Last Tuesday, as the Caps played host to the Los Angeles Kings, Eric Fehr picked up his 16th goal of the season with a beautiful backhand past Jonathan Quick:
It's a pretty nice goal in and of itself, but what's perhaps more notable about this goal is the work that immediately precedes it. Fehr is able to break in alone because of some good, strong pressure by him and by linemate Joel Ward at the blue line, a forechecking style which is becoming something of a trademark for the Caps' "third" line in general - and of Fehr in particular.
Barry Trotz's system puts a lot of emphasis on an aggressive forecheck, employing that old chestnut of taking away time and space; it's a style that is perfectly suited to guys like Ward and Brooks Laich, to be sure. But Eric Fehr has really taken this system and run with it the way few others have, and has become adept at using this offensive-zone pressure to force turnovers and create scoring chances.
His tally against the Kings was a result of exactly that type of play, as was this goal against the Hurricanes back in December:
It starts innocently enough, as 'Canes forward Jiri Tlusty moves the puck from the boards to Riley Nash at center ice. Nash collects the puck, settles it down, and then pulls his stick off of it for just the briefest of moments... but as brief as it is, it's long enough for a lurking Fehr to simply poke the puck away.
Danger, Will Robinson.
This should be a pretty routine clear for the Hurricanes - but because Fehr is still attacking and staying close to the puck-carrier, all he has to do is reach out and poke the puck free, giving him an unobstructed (minus the hooking and holding from behind) path to the net. And once he gets there, the hands take over.
That wasn't the first time this season that he'd victimized the 'Canes with a goal off of a turnover, either. Go back a month and check out what he did to them in November:
The result is the same, but the play that leads up to it isn't - this time Fehr has a bit of help on the forecheck, with Jason Chimera using his speed to force a pass up the boards to a waiting Eric Staal. The pass is a soft one, and Staal doesn't seem to be all that interested in hustling for it, clearly unaware (or unconcerned) with the fact that Fehr has been in hot pursuit of the puck since it left his zone.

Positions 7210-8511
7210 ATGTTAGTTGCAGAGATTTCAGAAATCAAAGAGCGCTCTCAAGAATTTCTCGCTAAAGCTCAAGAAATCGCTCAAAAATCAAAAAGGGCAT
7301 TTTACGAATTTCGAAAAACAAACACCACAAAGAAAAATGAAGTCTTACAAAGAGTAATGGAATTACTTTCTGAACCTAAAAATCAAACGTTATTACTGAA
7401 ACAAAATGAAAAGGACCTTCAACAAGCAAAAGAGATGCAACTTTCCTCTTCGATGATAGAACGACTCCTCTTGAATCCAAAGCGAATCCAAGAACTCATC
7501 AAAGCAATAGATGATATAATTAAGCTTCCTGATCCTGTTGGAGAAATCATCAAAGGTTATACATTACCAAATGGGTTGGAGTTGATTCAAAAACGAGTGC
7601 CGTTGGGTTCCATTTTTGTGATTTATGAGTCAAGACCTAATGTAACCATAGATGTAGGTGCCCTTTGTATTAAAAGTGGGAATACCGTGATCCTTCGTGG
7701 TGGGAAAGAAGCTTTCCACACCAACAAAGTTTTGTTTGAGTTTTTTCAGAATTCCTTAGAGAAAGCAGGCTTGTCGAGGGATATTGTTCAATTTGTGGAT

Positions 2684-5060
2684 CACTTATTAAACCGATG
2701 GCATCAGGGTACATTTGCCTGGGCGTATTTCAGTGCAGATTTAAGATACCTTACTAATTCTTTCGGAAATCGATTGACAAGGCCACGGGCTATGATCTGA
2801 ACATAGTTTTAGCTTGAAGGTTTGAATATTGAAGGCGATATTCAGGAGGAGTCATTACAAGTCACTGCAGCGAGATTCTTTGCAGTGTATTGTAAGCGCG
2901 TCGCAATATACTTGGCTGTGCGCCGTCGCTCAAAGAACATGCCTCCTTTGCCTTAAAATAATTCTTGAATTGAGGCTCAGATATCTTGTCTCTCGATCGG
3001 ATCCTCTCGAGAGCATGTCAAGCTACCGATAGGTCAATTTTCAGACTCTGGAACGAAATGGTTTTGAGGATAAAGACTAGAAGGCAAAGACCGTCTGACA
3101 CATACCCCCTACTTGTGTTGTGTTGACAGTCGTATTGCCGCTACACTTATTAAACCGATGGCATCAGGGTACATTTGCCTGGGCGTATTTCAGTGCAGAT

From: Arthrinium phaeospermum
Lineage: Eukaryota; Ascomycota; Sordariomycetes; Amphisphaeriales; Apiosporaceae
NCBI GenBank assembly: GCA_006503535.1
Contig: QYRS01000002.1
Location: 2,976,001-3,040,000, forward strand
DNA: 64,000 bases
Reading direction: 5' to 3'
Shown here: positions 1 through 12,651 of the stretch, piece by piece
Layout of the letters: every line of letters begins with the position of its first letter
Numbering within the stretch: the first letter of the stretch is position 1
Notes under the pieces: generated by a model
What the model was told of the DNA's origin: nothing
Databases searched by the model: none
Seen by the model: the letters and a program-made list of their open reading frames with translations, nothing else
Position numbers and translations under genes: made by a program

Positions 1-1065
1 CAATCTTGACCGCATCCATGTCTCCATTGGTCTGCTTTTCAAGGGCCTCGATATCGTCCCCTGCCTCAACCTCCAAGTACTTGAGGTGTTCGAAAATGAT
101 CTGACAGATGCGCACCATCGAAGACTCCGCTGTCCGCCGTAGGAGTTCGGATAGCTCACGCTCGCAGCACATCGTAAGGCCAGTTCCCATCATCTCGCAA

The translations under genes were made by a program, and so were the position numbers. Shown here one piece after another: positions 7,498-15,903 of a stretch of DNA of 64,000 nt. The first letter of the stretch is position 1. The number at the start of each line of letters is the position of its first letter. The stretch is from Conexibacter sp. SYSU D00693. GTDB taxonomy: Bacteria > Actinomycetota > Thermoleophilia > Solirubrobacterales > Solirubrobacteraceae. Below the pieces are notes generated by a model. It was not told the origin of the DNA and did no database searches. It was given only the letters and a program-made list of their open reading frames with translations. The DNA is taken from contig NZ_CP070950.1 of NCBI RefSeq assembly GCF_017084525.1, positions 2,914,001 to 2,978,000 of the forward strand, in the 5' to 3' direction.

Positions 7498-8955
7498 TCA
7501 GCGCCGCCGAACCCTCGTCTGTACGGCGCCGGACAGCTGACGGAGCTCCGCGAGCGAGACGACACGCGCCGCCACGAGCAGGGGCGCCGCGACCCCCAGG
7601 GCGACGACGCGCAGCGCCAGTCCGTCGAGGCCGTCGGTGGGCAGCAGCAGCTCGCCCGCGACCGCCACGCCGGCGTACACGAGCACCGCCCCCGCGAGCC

It's really a tale of two Erics: one moving his feet, one standing still. Add in another slick move to get around Khudobin, and a bit of luck courtesy of Brett Bellemore's toe, and it's in the back of the net.
Not all of these puck thefts result in goals, of course, but they still create scoring chances like this one against the Flyers...
...or this one against Florida...
...or this shorthanded beauty against the Penguins:
So far this season Fehr has racked up 36 takeaways, second on the team behind Nicklas Backstrom and good enough to crack the League's top-40 in that department (although takeaway stats are notoriously inaccurate). More importantly, though, he's established himself as a constant threat at both even strength and on the penalty kill, forcing opponents to keep their heads on a swivel when he's on the ice. It's added value for a guy already on pace for a career season... and, it's worth noting, one who will be an unrestricted free agent come July 1.